The environment is also a big concern of the company, Bremner said, although the marketing experts shook their heads when Unilever announced it would start selling the Pure and Simple brand of tea bags in Japan. Shorn of much of the packaging that afflicts Japanese products, the firm was told the bags would not sell here. But consumers got the message and Pure and Simple is one of Unilever’s fastest-growing brands here.

“There has been an awakening in Japan that we cannot continue to use the entire resources of our planet two or three times over in our lifetimes and that we have to address that issue”.

Unilever arrived here in 1964 and has had success with some of its classic British brands, such as Lipton, which was brought under the corporate umbrella in the 1930s. Similarly, Lux soap, Pond’s Cold Cream, Dove and Axe — known as Lynx in the UK — have all enjoyed phenomenal success here. Other instantly recognisable names include Blue Band margarine, Flora, Hellmann’s, Knorr, Persil and Surf. The company enjoyed an annual turnover of €39.82 billion in 2009.

Another area the firm is keen to promote — particularly in male-dominated corporate Japan — is diversity in the workplace.

“The reason we are so keen on this is that half the world is made up of women, but they are under-represented in management positions”, Bremner said. “Some 90% of our products are bought by women and Unilever feels we should have an equal proportion of their potential and creativity working for us”.

Globally, the firm is aiming to reach the 50-50 split between men and women in senior management positions. At the moment, the figure stands at 30% worldwide and 24% in Japan — but that should be compared to the Japanese average of 5% female senior managers.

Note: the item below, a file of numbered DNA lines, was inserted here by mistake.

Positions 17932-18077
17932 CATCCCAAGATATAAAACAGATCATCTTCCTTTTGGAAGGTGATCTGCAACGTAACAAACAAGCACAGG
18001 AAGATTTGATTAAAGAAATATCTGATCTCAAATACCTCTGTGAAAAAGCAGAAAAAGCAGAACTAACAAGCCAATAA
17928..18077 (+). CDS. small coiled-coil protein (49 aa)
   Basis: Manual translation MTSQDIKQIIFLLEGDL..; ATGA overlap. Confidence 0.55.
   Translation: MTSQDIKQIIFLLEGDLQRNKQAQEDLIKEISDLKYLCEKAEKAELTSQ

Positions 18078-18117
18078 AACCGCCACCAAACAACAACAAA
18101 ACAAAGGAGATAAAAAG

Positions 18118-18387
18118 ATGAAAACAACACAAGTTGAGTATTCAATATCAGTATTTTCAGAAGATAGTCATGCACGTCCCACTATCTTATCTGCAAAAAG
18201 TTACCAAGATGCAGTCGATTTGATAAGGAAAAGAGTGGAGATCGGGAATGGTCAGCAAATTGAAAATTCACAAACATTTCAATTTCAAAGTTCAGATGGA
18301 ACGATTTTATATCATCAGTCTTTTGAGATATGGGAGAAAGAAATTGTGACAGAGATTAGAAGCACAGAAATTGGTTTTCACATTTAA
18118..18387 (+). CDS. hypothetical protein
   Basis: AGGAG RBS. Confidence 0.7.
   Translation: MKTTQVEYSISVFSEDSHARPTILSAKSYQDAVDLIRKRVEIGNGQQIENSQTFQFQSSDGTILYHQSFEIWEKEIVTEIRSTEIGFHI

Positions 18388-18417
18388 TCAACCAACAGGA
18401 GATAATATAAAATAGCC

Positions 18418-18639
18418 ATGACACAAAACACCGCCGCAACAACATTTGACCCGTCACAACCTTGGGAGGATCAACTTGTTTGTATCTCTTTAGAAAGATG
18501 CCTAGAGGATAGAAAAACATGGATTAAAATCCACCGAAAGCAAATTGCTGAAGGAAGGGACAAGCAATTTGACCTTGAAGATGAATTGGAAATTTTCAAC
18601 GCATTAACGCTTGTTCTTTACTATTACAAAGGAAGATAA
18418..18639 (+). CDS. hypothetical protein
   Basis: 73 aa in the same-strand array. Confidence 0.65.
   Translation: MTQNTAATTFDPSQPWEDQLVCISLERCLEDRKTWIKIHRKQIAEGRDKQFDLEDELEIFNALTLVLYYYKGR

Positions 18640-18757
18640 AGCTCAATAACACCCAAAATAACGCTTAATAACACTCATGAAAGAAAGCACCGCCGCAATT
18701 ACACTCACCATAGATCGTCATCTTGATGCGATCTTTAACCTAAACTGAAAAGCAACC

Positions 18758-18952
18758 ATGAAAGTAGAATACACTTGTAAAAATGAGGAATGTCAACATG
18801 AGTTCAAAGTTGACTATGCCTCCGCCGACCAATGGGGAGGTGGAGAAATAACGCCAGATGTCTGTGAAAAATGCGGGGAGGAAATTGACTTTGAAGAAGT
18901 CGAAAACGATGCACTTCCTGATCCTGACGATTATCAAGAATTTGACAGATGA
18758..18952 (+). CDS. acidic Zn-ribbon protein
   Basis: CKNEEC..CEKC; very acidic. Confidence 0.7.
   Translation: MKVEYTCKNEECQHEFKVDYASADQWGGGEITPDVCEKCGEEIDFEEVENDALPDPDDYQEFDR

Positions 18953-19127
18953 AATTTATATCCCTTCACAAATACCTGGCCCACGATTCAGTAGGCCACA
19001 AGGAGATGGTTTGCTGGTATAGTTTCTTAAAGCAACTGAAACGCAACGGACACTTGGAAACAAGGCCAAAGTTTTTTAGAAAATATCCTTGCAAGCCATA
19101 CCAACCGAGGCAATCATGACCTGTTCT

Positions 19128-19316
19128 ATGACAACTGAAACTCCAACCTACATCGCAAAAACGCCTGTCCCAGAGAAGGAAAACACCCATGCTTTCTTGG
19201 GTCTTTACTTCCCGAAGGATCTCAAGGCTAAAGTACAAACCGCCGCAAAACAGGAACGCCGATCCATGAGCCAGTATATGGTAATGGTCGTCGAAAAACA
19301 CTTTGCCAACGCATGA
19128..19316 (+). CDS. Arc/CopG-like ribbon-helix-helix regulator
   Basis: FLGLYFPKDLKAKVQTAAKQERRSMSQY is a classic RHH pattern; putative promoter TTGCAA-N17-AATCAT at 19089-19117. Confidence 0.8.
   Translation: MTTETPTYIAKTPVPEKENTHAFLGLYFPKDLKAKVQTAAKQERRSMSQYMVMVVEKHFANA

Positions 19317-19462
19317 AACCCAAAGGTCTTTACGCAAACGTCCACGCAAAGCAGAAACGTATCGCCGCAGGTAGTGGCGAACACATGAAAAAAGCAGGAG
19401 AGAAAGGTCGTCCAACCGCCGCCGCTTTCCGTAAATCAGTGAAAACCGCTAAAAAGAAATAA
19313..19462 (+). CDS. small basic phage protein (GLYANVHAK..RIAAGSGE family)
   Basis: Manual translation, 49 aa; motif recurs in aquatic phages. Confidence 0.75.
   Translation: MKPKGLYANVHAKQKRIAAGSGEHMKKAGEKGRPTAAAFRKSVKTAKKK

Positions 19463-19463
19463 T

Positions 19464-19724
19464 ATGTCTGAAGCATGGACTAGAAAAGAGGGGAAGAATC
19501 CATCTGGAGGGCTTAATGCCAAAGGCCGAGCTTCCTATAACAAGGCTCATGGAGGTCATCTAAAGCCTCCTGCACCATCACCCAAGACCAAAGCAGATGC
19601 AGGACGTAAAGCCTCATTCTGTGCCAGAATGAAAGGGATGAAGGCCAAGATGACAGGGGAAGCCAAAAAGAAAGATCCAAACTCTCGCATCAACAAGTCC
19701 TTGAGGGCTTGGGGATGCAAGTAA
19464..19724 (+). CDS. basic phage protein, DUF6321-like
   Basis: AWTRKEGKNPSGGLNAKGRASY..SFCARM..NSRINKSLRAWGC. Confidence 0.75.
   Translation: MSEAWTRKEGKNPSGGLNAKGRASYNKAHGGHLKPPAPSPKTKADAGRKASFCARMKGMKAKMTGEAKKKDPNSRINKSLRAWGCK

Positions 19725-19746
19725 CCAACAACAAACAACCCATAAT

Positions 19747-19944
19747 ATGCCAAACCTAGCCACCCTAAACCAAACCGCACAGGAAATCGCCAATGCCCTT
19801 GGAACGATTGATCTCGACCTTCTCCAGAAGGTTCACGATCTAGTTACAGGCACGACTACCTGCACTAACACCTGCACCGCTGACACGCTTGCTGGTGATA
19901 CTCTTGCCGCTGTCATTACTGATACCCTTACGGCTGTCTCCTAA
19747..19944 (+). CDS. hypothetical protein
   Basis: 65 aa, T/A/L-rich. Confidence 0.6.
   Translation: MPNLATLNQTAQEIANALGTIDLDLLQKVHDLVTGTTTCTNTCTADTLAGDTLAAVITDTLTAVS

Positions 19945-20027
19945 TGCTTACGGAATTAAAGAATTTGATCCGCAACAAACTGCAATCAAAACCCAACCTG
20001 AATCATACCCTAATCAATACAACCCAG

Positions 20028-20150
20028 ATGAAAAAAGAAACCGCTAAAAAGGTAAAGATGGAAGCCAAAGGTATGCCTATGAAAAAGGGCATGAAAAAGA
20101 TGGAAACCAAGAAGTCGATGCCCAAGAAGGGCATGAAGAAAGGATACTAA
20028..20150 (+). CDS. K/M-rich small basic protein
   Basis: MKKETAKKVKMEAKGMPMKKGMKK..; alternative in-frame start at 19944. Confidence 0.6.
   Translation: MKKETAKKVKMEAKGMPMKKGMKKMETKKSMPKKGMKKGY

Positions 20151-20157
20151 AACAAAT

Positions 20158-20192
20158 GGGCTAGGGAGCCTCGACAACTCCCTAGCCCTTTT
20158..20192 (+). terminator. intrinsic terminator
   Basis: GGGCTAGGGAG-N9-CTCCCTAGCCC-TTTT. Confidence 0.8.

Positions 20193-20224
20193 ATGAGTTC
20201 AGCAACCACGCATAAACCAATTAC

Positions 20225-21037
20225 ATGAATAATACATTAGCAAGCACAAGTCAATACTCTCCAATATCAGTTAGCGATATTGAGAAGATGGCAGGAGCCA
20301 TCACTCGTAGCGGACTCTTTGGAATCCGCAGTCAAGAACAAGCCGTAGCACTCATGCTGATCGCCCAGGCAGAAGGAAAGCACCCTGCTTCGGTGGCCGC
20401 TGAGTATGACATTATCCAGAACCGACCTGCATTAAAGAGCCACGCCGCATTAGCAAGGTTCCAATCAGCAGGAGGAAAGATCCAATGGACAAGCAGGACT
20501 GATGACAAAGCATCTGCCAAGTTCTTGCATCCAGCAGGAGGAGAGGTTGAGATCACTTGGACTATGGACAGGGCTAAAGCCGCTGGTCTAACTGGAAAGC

“In our marketing, for example, we already have more female managers, but there are some areas that need to change, such as factories and our sales force”, he said. “But we are now actively recruiting young, female graduates so we will see a big change in the next five years”.

Other than the prospect of a meaningful career, women at Unilever can benefit from the firm’s “agile working” programme — meaning they can work via the internet from home — as well as subsidised child care and financial support for babysitting services.

Yet despite a long history in Japan and a selection of recognised, popular brands, Bremner admitted the Japanese market is “not an easy one”.

“We have a declining population here and an income divide that the average income camouflages somewhat, meaning that there is a growing number of people who are earning much less than the average salary”, Bremner said. “When we look to the future, we will have to offer consumers brands that are at different prices because when we look at growth areas in this market, the winners are the ones offering quality goods at reasonable prices, such as Uniqlo.

“The challenge for us is to straddle that pyramid and, when they go shopping, give consumers options, which are very limited here at the moment”, he added.

“The Japanese market is always going to be tight and our objective is to focus on the consumer, understand what he or she wants, and then provide it at a reasonable price”, he said. “And because we can do that sustainably, everyone wins”.